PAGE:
Elizabeth Peterson prefers to talk about mother-tongue speakers (which she defines very carefully) and multilinguals. In her new book, Making Sense of “Bad English” she does a fantastic job of unpicking the assumptions and power dynamics behind the decisions to call someone’s English good or bad. This is a matter of gender, class, and race, of course, as well as geography. To put it another way:

Since a language is a dialect with an army, if you say my English is bad, that’s you and whose army?

In separate chapters, Peterson looks at the grammar and structures of African American English, Singlish and Delhi English, giving them context and dignity, not least by comparing them to more “established” languages such as Swedish and Welsh. She launches her argument from Braj Kachru’s model of three concentric circles of English speakers: an inner core of about 380 million people in English-speaking countries, like New Zealand; an outer ring of up to 300 million people in countries where English has official status, like Nigeria; and an expanding circle of up to 1 billion people in countries where people speak English as a “foreign” language (EFL), like Norway. As Peterson makes clear, these circles and groups obviously overlap; on one street in a big city, you might find all three. But it’s a useful way of thinking about who English belongs to.

Twenty years of teaching and researching the social aspects of linguistics, or the science of language, as she calls it, fuel Peterson’s case. Her book is based on her course for undergraduate English students and each chapter ends with discussion questions. These are a useful way of digesting the new information and, if you have not formally studied linguistics, establishing some big concepts.

My favourite of these, and most relevant to my editing and translation work, is not EFL, but ELF: English as a Lingua Franca. This means English used to communicate between people with different mother tongues. The University of Helsinki, where Peterson teaches, is a centre for this growing field. Researchers such as Jennifer Jenkins have been arguing for a while that often-monolingual mother-tongue speakers of English have to adapt to the ELF reality. This does not just mean accepting pronunciation and expressions you would not view as standard. It also means learning more about the grammar and structure of some of those other Englishes out there.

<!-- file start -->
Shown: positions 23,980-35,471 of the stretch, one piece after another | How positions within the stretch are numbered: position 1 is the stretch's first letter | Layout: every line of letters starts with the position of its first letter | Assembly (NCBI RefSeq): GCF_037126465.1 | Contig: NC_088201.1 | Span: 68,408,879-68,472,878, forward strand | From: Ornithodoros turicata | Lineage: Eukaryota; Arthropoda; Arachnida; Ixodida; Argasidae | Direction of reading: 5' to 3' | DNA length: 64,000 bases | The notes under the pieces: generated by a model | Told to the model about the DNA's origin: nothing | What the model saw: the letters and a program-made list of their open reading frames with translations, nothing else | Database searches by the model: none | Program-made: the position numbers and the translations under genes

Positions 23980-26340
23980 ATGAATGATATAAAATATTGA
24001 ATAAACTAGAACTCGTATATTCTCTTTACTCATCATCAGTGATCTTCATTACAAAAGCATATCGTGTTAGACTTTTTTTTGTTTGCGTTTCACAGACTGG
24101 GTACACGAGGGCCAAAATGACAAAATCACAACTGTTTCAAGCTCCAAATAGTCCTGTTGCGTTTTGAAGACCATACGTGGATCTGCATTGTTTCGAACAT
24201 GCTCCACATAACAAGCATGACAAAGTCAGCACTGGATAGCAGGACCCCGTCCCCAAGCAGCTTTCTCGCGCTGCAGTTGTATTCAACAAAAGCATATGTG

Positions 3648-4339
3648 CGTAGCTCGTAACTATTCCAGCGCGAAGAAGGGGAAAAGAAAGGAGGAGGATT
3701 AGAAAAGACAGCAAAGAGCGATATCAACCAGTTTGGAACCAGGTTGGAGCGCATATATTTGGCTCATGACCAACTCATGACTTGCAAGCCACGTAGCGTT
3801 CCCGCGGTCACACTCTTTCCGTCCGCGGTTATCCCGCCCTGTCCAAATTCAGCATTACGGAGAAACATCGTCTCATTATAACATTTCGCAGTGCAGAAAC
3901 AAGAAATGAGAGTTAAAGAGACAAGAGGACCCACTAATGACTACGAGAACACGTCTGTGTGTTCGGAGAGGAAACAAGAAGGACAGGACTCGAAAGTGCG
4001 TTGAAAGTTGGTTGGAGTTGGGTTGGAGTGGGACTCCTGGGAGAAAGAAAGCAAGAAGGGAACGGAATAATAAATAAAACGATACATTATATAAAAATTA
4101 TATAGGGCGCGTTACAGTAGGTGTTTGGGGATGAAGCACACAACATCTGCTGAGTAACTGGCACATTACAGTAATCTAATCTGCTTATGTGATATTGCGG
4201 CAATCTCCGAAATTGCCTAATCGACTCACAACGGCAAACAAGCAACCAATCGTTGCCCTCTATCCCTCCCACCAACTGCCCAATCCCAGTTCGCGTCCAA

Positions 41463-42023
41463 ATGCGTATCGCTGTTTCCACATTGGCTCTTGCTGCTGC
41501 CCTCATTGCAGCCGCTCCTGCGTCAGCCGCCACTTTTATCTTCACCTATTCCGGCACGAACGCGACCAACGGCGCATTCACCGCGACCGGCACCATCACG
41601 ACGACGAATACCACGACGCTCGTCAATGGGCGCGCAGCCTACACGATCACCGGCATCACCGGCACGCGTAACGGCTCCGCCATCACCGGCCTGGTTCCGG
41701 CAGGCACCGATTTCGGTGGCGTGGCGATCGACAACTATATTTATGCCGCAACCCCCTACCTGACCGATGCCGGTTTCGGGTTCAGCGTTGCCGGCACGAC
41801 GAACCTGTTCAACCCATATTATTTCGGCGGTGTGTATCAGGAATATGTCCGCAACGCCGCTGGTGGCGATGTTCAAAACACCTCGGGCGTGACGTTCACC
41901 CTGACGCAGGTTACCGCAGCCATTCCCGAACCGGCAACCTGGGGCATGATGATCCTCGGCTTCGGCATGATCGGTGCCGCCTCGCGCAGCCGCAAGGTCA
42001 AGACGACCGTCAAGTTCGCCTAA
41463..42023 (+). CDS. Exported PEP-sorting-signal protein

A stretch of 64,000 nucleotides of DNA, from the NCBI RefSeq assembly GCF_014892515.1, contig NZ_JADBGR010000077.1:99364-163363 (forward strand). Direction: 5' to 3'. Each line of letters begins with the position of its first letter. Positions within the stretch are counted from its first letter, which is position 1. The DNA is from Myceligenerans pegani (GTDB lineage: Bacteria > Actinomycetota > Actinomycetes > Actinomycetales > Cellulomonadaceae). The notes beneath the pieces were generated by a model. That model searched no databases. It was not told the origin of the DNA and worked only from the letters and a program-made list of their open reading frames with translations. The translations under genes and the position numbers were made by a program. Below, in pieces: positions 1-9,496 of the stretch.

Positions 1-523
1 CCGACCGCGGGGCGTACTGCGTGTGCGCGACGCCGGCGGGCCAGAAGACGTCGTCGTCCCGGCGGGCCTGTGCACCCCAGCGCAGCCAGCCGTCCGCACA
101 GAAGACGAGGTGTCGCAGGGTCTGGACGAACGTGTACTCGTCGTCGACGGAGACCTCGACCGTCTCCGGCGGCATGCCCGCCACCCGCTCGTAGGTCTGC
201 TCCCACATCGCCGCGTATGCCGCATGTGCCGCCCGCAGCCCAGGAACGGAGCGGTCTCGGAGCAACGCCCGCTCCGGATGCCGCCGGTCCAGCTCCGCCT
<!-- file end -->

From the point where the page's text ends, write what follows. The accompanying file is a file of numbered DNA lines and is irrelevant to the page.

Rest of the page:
Making sense of the “bad” English means realising that maybe your particular English isn’t as “good” as you thought it was. Or at least, how very particular it is. And that is a very good thing.

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Here comes the science bit – concentrate!

Even if the content of your work hasn’t changed that much lately, everything else has, so your concentration might be less than perfect. These ideas aren’t rocket science, but recently they helped me focus on writing (and editing and translating), so I hope they help you concentrate on your work too. And if you don’t recognise that headline, or even if you do, here’s the story behind it.

Stop before you start

Try doing something creative and nonverbal before starting to write – thank you Kalpana Shankar for this idea. Play music, exercise, stretch or sketch, get a different part of your brain working. Whatever suits you.

Snack first

How much of your time is really spent working when you’re “working”? Some people use time trackers to measure this and split their day into chunks – the Pomodoro method. If you find getting offline and into your work very hard, try it. Writing in short bursts of as little as five minutes is called “snack writing”. It’s a good place to start.

If you can’t write it, write about it

You can approach writing in three ways: 1) write it (the project), 2) write about it, or 3) write how you feel about it. So you are always writing something relevant to your work – thank you Jo Garrick for this approach. It can help to a separate document for writing about your project, or a diary to record and reflect on your whole situation. Some people keep a distraction diary. Notice what’s stopping you getting started and you’ll find ways of dealing with it. If you speak Finnish, try these suggestions from Finnish authors.